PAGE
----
In Very Important Person, the story of wartime heroics is told in flashback by eminent scientist Sir Ernest Pease (James Robertson Justice) when he appears on a This Is Your Life -style television show hosted by Godfrey Winn. During the Second World War Pease, head of Applied Aeronautical Science, poses as a naval public relations officer and is flown over enemy territory to see at first hand the results of his radar experiments.
But he is shot down, taken prisoner and ends up in a prisoner-of-war camp where his arrogant, bloody-minded manner makes his fellow inmates start to suspect that he may be a German spy. His insistence that he is vitally needed in England does not make his acceptance any smoother. However, a radio message from the Prime Minister confirms Pease’s status as a Very Important Person and his fellow prisoners are instructed to help him make his escape by whatever means possible. Helped by Jimmy Cooper (Leslie Phillips) and Jock Everett (Stanley Baxter), the super-efficient Pease devises a highly ingenious escape plan.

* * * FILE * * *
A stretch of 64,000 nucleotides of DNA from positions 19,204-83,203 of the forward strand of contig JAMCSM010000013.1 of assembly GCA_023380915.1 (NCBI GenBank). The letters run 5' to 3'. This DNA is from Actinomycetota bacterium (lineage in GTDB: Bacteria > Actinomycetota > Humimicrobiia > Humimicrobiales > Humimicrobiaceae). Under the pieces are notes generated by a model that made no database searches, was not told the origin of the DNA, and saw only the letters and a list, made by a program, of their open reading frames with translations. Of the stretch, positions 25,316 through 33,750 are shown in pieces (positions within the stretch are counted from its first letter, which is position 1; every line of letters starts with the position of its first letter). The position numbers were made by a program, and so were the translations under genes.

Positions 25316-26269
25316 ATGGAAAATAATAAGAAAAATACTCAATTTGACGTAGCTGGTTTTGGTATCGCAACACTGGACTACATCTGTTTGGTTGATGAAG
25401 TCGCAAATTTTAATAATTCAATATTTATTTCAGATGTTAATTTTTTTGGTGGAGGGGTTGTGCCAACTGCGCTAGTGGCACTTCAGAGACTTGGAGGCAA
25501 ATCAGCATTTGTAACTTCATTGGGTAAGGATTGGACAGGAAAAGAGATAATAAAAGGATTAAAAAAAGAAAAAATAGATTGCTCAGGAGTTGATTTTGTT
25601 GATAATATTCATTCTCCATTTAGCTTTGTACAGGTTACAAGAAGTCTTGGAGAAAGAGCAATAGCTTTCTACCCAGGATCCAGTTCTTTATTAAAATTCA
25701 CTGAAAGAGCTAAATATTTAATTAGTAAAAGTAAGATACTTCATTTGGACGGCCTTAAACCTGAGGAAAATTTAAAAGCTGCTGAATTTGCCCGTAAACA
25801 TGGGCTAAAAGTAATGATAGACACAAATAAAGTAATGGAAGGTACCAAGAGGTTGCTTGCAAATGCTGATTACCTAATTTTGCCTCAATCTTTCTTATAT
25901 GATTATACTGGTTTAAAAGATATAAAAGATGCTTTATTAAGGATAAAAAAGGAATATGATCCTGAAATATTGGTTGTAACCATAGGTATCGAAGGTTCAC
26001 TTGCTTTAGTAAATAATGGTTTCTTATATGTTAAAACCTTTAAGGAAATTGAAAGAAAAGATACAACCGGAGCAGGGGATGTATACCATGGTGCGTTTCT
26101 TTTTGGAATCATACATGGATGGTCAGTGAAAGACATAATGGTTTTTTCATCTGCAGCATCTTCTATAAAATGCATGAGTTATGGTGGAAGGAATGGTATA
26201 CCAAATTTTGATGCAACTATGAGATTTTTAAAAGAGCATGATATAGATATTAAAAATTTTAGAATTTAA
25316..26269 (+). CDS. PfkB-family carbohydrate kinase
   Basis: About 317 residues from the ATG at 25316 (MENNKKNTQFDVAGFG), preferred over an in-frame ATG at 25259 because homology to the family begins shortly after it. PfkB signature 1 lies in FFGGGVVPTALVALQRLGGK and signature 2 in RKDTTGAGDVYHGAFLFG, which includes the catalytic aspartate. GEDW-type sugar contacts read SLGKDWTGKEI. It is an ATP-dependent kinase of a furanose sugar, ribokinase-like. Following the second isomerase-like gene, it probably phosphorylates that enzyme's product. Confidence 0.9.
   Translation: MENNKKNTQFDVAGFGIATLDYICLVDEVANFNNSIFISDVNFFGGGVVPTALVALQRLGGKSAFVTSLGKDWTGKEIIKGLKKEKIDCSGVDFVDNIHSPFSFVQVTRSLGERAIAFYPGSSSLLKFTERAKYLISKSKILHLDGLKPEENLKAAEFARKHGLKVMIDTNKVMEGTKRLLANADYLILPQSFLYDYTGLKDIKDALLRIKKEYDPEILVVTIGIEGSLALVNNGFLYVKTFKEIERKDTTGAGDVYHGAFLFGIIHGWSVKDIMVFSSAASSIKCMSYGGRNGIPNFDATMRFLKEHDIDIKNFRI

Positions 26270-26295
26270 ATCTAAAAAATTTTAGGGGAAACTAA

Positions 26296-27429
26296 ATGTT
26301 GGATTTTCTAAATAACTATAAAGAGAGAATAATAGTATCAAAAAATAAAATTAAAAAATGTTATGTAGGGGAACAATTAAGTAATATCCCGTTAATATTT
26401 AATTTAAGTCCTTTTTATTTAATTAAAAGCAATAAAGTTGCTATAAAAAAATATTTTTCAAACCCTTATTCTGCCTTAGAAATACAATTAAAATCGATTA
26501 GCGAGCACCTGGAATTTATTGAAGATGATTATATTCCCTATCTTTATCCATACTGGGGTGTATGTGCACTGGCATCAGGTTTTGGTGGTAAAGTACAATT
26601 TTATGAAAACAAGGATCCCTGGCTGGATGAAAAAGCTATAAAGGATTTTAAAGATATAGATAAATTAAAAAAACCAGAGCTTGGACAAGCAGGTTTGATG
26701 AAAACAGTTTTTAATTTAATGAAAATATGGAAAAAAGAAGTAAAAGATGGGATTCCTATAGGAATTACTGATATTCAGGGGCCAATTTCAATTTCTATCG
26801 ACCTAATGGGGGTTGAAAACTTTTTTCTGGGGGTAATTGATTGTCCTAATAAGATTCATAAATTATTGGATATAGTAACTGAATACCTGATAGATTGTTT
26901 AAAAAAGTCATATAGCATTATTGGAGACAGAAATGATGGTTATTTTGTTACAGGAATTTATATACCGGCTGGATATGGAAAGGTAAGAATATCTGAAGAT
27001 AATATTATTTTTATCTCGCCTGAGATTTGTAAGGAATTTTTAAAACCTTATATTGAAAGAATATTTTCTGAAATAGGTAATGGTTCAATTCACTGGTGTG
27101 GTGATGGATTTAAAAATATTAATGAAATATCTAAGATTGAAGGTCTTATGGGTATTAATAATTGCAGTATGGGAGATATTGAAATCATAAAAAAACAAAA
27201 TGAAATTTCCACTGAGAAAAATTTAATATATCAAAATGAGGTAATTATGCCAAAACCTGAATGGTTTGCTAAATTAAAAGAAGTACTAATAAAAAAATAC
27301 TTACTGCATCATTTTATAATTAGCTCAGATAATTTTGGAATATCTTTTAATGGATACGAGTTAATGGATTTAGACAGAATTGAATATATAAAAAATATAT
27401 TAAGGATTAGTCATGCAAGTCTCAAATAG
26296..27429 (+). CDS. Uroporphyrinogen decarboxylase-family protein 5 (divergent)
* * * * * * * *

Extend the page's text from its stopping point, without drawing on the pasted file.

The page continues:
The witty screenplay by Jack Davies and Henry Bligh cheerfully parodies the genre, complete with an enjoyable camp concert, typically happy-go-lucky prisoners and humourless Germans. At the same time it creates an absorbing and, towards the climax, suitably suspenseful storyline, while Ken Annakin’s blithe, unobtrusive direction maximises its comic appeal.
As with so many British films of the period, acute casting adds considerably to the impact. Justice delivers another entertaining variation on the irascible self-important character he created so memorably as the surgeon Sir Lancelot Spratt in 1954’s Doctor in the House and the subsequent Doctor comedies.
UK / 1961 black and white
Director: Ken Annakin
Writers: Jack Davies, Henry Bligh
Cast: James Robertson Justice, Leslie Phillips, Stanley Baxter, Eric Sykes, Richard Wattis, Godfrey Winn, Colin Gordon, Jeremy Lloyd